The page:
Microsoft has revealed that all of the currently supported desktop versions of Internet Explorer will begin to block ActiveX controls on websites that it considers to be out of date starting on Tuesday, August 12.
The move will affect IE 8-11 on Windows 7, and the desktop versions of the browser on Windows 8 and 8.1. Microsoft points out that ActiveX controls have been used by websites in the past to offer interactive content to users, but the company feels there are now large risks with some ActiveX-based sites.
"Unfortunately, because many ActiveX controls aren't automatically updated, they can become outdated as new versions are released. It's very important that you keep your ActiveX controls up-to-date because malicious or compromised Web pages can target security flaws in outdated controls to collect information, install dangerous software, or by let someone else control your computer remotely."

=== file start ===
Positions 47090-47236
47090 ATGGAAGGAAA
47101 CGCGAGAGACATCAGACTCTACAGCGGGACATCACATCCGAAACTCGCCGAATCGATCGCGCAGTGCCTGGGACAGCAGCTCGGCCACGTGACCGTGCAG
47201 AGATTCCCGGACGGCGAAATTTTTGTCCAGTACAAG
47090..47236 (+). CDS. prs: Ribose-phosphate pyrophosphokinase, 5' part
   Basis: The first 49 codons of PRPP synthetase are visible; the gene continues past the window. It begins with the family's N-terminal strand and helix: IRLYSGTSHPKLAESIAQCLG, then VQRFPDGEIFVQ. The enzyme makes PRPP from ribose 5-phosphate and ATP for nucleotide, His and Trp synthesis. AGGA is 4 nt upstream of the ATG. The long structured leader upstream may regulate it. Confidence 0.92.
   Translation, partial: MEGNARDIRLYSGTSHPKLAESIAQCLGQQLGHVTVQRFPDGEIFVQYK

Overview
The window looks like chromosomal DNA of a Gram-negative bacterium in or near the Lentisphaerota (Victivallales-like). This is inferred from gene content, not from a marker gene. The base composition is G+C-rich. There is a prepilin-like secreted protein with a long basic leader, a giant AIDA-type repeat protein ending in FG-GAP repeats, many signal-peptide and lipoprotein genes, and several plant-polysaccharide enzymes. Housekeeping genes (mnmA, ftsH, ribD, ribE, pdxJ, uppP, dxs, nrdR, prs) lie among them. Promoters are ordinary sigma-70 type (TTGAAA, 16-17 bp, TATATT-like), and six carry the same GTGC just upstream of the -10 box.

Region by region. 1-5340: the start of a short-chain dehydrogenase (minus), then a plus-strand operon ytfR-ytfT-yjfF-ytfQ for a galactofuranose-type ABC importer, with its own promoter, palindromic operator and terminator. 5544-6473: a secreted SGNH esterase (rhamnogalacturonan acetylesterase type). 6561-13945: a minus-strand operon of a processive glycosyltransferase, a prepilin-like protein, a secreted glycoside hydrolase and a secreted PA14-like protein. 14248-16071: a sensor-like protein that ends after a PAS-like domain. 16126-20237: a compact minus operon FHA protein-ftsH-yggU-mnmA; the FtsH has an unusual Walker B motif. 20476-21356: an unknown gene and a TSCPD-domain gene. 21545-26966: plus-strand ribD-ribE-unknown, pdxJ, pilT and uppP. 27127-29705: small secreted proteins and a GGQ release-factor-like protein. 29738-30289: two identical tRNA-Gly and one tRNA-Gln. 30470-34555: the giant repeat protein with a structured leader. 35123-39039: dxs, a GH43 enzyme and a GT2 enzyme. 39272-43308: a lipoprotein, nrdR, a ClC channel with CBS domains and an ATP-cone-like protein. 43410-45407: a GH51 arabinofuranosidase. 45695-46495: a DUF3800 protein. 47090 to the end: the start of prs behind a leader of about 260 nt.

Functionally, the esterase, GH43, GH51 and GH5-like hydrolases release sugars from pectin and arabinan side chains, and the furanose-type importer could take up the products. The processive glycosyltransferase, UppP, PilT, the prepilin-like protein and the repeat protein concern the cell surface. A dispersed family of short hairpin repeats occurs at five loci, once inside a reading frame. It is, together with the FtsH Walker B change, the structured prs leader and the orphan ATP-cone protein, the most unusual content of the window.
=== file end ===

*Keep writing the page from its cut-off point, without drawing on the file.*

After August 12, a notification bar will pop up in IE if it encounters an ActiveX control that it feel is out of date. A security notice might also pop up if the ActiveX control tries to launch the program outside of IE. The blocking will be turned off for IE users in Local Intranet Zones and Trusted Sites Zones in case their local network still needs to run ActiveX controls.
What do you think of Microsoft's efforts to make web browsing on the Windows desktop a safer place by blocking old ActiveX controls?